A Season Lost…but Perspective Gained
I’d thought I’d seen everything in my 20-plus years of coaching. But last week I navigated entirely new waters. Traveling with my team on one of our season highlights — the spring break trip to Florida — I felt every emotion and supported my players as they managed theirs. In a span of three days Coronavirus had flipped our world upside down.
It began with small warning signs: conferences imposing travel restrictions, teams canceling spring break trips within days of competition. But we continued to press on, business as usual. We arrived in Florida on Sunday night, ready to get started on a week of training and competition. But something was off, and it only took two days for us to realize that this situation was a lot more serious than we had originally thought. The girls began to receive news from their collegiate friends about schools closing, seasons being cancelled. There was a palpable sense of uncertainty in the air as we all began to wonder – what is going to happen to us?
Then, on Wednesday night, our announcement came. Emory. Closed. We tried to find a silver lining in the announcement – some shred of hope that school could be cancelled, but athletics could continue on. The notification said that there may be accommodations made for some groups of students to stay on campus. Would that be us? They couldn’t really cancel our season, could they? Would a “delay” even be an option? We waited, pontificated, slept restlessly. It was as though we could feel our season, our hard work, and essentially, our way of life, slipping through our hands.
NCAA Cancelled all Winter and Spring Championships
We woke up on Thursday morning and did what we knew best — went to practice. Amidst all of the madness, it was the only thing that could provide us with a sense of comfort and normalcy. We made the practice as fun as we could, knowing full well that it could be our last. As we got into our vans to head back to the AirBnB, we received the notification that felt like a death sentence: the NCAA cancelled all winter and spring championships. Up until that point we had been clinging to the hope that Emory would house us, allow us to continue training together, being together. But this was a punch in the gut. We would all separate. The hard work we had already put in was all for naught. And as the reality of it all began to sink in, questions rushed through my mind:
- For the players who are playing really well, can they keep it up?
- For the players getting over a hump, will we have to start over with that work next year, or will they come back right where we are?
- For the players who are struggling, would some time off be a reset button for them?
- For all of my players, how would they handle having one of their four precious seasons taken away from them?
- Our team was just beginning to gel. Would this experience make us stronger, or tear apart the bonds that we had just begun to form?
As terrible as it all felt, I knew it could have been much worse for me and for my team. Once I regained perspective, I was able to count our blessings…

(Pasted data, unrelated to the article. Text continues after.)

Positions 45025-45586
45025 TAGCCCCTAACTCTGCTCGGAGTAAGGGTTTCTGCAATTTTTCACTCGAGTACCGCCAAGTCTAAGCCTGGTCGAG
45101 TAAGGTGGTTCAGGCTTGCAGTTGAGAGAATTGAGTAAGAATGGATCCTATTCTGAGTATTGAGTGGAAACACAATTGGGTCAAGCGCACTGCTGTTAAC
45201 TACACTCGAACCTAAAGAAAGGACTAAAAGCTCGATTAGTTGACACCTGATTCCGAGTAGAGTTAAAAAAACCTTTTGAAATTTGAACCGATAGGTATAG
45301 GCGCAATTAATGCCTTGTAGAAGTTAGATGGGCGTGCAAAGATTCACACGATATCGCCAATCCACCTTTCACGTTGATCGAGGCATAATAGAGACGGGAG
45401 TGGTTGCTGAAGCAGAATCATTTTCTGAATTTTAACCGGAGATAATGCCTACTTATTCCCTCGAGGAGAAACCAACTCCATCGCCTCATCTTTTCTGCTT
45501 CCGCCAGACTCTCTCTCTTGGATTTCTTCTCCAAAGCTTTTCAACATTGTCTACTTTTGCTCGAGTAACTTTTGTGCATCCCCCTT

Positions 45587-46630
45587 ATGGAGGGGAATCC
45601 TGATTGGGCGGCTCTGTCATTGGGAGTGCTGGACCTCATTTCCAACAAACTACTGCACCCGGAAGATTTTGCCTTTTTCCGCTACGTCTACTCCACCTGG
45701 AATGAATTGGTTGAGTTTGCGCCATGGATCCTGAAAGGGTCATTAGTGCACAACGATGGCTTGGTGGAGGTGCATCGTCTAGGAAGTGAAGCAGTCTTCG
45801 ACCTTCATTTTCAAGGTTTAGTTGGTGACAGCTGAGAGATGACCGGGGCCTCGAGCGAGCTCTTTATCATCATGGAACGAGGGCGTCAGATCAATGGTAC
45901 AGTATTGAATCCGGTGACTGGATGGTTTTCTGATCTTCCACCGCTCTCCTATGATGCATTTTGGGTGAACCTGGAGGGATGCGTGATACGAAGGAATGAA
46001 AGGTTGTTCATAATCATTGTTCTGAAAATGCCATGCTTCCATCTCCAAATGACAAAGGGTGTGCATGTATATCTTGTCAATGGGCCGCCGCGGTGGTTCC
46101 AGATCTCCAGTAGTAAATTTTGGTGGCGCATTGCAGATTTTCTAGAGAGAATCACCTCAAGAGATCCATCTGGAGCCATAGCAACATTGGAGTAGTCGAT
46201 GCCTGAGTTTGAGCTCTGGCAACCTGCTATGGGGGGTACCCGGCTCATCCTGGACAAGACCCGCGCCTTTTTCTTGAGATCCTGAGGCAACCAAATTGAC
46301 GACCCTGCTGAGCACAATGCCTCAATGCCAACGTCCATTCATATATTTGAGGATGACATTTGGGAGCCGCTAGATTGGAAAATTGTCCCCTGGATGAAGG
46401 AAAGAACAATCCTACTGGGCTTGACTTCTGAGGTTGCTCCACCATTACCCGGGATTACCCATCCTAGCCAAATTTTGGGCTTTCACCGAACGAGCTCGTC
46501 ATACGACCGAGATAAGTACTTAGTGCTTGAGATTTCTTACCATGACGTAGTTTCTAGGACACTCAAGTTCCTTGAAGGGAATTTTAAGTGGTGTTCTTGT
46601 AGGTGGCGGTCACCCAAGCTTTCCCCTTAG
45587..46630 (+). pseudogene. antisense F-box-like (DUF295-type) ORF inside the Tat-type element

…We are fortunate that we’re not farther along in the season (winter season colleagues were about to board the bus for their respective championships).
…We are fortunate that nobody we know or anyone our team knows has been directly affected by COVID-19, yet.
…We are fortunate that we have a young roster. It is the first time in my 20 years of coaching that I have had a team without any seniors. It feels as though that was meant to be.
NCAA restores a year of eligibility for all spring sport athletes
On Friday, a glimmer of hope arrived. The NCAA granted an extra year of eligibility to spring sport student-athletes. In theory, that’s great. But in reality, how would that work? Will all those with restored eligibility decide to play a fifth year? We quickly read some NCAA rules and examined the options. The academic degree requirements tied to eligibility are quite restrictive in Division III. And, the price tag at Emory is a barrier to enrollment in the first place, let alone to staying a fifth year. But there are some loopholes when it comes to a fifth year that would greatly reduce Emory’s price and make it plausible for most of my players to stay for a fifth year.
The question then becomes, can we really expect them to put their lives on pause to spend another year on our team? The “plan” for many of my players is to graduate in four years, get a job, and establish themselves in the workforce. But this pandemic is forcing us to think outside the confines of our predetermined plans and paths. It is forcing us to confront the fragility of the lives we have built and the stories we have told ourselves about the way things are “supposed” to be. With that being said, the decision to play a fifth year is as philosophical as it is logistical, as my players are going to have to weigh the pros and cons of extending their college careers, delaying their post-graduate careers, and adjusting to the new normal that this pandemic has created for them.
To learn more about the rules, trends and recruiting impact of a 5th year eligibility for spring NCAA sports, contact me!